Google will now be in direct competition with Apple and Blackberry.

Google anticipates the transaction will close at the end of 2011 or beginning of 2012, and Motorola Mobility will run as a separate business.

Smartphone’s: Can you live without it?

Mobile phones capable of face-time video chatting, Internet browsing, social network status updating and sharing are arguable the years hottest accessory. Smartphone’s allow us to stay updated and in-touch with our friends, family and business engagements in a content rich fast-pace environment that is our World. Location based mobile search changes the way we seek information, making it easier to find the things we need, when we want, from wherever we are. A Mashable article describes the relationship between human and Smartphone as addictive, reporting that, “37% of adults and 60% of teens admit they are addicted.”

CrackBerry.com

The Smartphone has integrated itself into every aspect of our lives, evolving the way we conduct business and socialize with others. The development of sleek applications that support and maybe even encourage questionable social media habits make web browsing easier. There are mobile applications for just about everything, and we can get information about anything from just about anywhere. Technology is evolving and we are evolving with it, adapting our communication, research and sharing habits. Is it really that big of an issue? Only time will tell, but until then mobile phones will continue to improve and influence our daily habits and lifestyle.

Mashable: Are Smartphone’s Taking Over Our Lives? [Study]

Kidney Exchanged for Apple iPad 2

The phrase, “that’s going to cost me an arm and a leg,” typically means something is going to cost a large sum of money. For 17-year-old Zheng, a high school freshman in China, that expression took on a more literal meaning…only a Kidney.

Zheng really wanted an iPad 2, but didn’t have enough money so he did the unthinkable and sold his kidney. I’ll repeat that. He sold his his kidney. The majority of student’s would save up for this kind of purchase but Zheng couldn’t wait. After coming in contact with a kidney-selling agent on the internet he decided that risking his life for 20,000 yen ($3K USD) was a pretty great deal. Zheng had the operation, received his money and returned home with more than one new Apple gadget.

Photo: MyChinaViews.com

His mother became very suspicious and reported her son to authorities, ultimately exposing Zheng’s secret kidney transplant.The hospital Zheng claims to have had his surgery at is denying any connection to the 17-year-old and authorities haven’t been able to contact any one involved in the organ transplant fiasco.

It seems Zheng is getting the last laugh here as he enjoys his new toys. After reading this article I wondered how many illegal organ transplants go unreported? Who are the recipients of these organs? Are the iphone mobile applications worth it? How far would you go to get what you wanted? I just hope Zheng doesn’t find another organ-selling agent online and another part of his body to sell in a year when his Apple gadgets are out of date.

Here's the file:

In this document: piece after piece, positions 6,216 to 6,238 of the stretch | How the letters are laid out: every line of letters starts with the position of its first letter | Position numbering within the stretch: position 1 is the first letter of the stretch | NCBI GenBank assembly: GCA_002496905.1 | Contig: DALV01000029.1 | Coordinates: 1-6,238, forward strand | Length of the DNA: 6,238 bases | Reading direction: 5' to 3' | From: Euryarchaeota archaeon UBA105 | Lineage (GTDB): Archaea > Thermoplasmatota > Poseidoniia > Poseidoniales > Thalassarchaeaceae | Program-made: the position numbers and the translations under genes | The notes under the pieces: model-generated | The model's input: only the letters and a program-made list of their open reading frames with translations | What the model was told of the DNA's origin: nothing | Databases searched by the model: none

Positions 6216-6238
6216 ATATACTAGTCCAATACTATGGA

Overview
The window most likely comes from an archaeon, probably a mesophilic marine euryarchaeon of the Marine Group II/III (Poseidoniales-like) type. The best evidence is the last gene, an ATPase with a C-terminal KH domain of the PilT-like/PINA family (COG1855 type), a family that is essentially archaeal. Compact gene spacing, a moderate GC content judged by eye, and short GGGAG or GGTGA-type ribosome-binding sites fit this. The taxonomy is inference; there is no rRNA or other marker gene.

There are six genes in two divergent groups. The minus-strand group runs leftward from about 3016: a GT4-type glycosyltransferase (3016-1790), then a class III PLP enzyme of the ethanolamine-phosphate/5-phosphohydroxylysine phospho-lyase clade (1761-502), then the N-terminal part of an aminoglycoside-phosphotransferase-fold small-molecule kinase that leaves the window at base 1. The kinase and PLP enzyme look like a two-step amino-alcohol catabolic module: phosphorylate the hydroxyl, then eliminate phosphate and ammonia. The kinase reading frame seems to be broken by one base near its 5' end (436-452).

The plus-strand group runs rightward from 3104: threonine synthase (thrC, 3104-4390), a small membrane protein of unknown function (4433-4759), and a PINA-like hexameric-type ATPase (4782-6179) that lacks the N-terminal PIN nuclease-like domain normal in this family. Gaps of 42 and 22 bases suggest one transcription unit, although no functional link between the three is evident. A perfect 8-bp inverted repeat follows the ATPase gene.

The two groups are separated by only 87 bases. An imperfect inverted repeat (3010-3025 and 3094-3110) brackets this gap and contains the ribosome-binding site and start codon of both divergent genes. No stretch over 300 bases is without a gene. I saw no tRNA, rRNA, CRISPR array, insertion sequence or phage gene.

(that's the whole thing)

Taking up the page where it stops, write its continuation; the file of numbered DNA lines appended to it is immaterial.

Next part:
The Next Web: Chinese student reportedly sells his kidney to buy an iPad 2

Taking a Piece of the Apple Back

Apple announced on Tuesday its new guidelines to App Store for publishers. Applications will be working the same for users, it is the rules for publishers where the changes have been made. There are many apps available that charge subscriptions fees; either weekly, bi-weekly, monthly, quarterly, semiannually, and annually; therefore these companies (who have created the apps) are consistently making money off of their content. Since creating the platforms (iPhone, iPad, and the iTouch) in which all the information is communicated on, Apple decided that it should be getting a piece of the funds being made by these companies, I mean after all these companies would have subscribers if is wasn’t for Apple…right? The new policy follows these guidelines, as long as users are purchasing the apps from the App Store, Apple will be taking the 30% cut of the purchases being made to the from subscription applications.

image provided by: zedomax.com

The publishers of the content driven apps are 100% free to make the subscription to their applications available on their own site, and this is where Apple cannot take a cut from the information.  However, according to Apples new app policy, unless a users sign up for the app on the publisher’s site, publishers cannot provide in-app links for customers sign up outside of the App Store. Therefore these companies would have to get users to go directly to their site to avoid losing some of their profits to Apple. Many of the people who currently run these apps are worried they won’t be able to survive, and are also unsure as what Apple will do in the future…who’s to say the won’t try taking a bigger cut from profits made by theses content driven subscription applications.  Has this

It is hard to figure out who do side with on this matter, to me it make sense that Apple would be taking a cut, because without having the technology created by them none of the companies would be able to be gaining profits. Although if you are thinking about it from the perspective of the app creators, who are building content for readers to have daily, weekly or monthly, publishers are the ones creating the content for readers to subscribe in the first place. Maybe you’ll think a little differently next time you are purchasing one of your apps for the App Store or directly from the publisher.